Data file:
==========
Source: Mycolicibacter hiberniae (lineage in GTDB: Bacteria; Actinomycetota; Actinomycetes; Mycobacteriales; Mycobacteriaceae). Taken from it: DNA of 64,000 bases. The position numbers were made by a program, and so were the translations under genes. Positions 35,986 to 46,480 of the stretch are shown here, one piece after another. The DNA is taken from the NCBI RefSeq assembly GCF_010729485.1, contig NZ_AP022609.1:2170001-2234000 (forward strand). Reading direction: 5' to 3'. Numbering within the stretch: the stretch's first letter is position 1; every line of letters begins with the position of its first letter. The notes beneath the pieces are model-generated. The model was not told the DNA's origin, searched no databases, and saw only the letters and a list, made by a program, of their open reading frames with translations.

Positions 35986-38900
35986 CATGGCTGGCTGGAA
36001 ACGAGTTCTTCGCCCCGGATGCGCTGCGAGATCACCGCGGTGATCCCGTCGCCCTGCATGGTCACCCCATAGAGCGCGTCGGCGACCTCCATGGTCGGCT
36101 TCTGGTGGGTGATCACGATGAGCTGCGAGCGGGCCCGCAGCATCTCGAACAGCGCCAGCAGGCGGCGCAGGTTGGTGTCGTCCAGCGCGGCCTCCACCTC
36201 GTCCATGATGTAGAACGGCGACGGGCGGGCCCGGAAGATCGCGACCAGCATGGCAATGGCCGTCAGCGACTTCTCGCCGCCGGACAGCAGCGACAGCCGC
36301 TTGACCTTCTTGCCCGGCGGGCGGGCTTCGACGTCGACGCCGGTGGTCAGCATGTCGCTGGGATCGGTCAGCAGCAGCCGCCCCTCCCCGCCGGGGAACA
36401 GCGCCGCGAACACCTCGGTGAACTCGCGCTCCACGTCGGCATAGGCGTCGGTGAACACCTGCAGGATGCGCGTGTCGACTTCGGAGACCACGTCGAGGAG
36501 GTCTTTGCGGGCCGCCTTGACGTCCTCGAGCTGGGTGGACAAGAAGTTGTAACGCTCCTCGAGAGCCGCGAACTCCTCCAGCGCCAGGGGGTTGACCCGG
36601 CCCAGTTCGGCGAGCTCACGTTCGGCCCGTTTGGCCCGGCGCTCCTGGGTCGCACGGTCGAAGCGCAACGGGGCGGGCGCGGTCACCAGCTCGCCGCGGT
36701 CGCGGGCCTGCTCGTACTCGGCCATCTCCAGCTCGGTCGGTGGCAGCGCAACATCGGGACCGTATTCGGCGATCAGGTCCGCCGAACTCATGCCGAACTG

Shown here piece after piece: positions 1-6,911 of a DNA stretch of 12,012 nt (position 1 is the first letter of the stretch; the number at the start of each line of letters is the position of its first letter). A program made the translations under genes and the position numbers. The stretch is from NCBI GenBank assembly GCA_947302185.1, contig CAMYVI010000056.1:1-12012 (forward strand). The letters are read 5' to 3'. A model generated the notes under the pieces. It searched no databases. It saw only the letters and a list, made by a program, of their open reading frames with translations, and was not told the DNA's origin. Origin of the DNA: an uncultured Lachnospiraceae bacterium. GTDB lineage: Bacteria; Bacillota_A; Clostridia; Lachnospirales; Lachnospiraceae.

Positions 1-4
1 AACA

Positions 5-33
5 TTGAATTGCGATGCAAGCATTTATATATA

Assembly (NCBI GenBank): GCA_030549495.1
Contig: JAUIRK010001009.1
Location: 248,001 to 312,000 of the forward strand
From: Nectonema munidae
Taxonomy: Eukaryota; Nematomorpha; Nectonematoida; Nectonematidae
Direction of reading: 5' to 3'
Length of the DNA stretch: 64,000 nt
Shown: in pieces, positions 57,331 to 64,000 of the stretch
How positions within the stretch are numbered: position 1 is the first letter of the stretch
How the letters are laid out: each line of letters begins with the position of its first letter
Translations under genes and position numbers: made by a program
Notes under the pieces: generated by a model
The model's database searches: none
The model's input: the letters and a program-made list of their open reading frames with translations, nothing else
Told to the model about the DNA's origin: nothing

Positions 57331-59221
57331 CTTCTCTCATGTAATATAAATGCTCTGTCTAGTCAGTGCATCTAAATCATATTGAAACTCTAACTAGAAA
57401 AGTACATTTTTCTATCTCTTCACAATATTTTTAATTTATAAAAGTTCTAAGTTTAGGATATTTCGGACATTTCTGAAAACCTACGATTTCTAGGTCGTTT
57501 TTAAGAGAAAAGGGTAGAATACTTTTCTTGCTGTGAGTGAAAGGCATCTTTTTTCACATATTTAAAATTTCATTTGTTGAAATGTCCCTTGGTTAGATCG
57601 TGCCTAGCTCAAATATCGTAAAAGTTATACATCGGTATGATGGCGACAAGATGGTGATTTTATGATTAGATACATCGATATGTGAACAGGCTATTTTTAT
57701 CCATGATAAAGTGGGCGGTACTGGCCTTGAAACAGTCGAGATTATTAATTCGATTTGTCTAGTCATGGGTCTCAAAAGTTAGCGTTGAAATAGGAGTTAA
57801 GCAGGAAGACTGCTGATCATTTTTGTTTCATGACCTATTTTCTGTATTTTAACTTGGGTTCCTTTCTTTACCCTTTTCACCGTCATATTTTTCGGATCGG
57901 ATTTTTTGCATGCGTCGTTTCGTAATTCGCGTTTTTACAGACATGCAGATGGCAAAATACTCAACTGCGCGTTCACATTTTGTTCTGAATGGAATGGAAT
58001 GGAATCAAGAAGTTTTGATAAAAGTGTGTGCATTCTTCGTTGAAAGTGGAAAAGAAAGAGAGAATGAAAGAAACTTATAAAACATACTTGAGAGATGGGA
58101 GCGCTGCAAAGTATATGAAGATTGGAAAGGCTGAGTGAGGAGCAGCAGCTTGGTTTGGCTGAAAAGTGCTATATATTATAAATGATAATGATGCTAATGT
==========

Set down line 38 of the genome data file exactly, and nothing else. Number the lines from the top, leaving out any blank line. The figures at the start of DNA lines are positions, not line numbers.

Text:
57801 GCAGGAAGACTGCTGATCATTTTTGTTTCATGACCTATTTTCTGTATTTTAACTTGGGTTCCTTTCTTTACCCTTTTCACCGTCATATTTTTCGGATCGG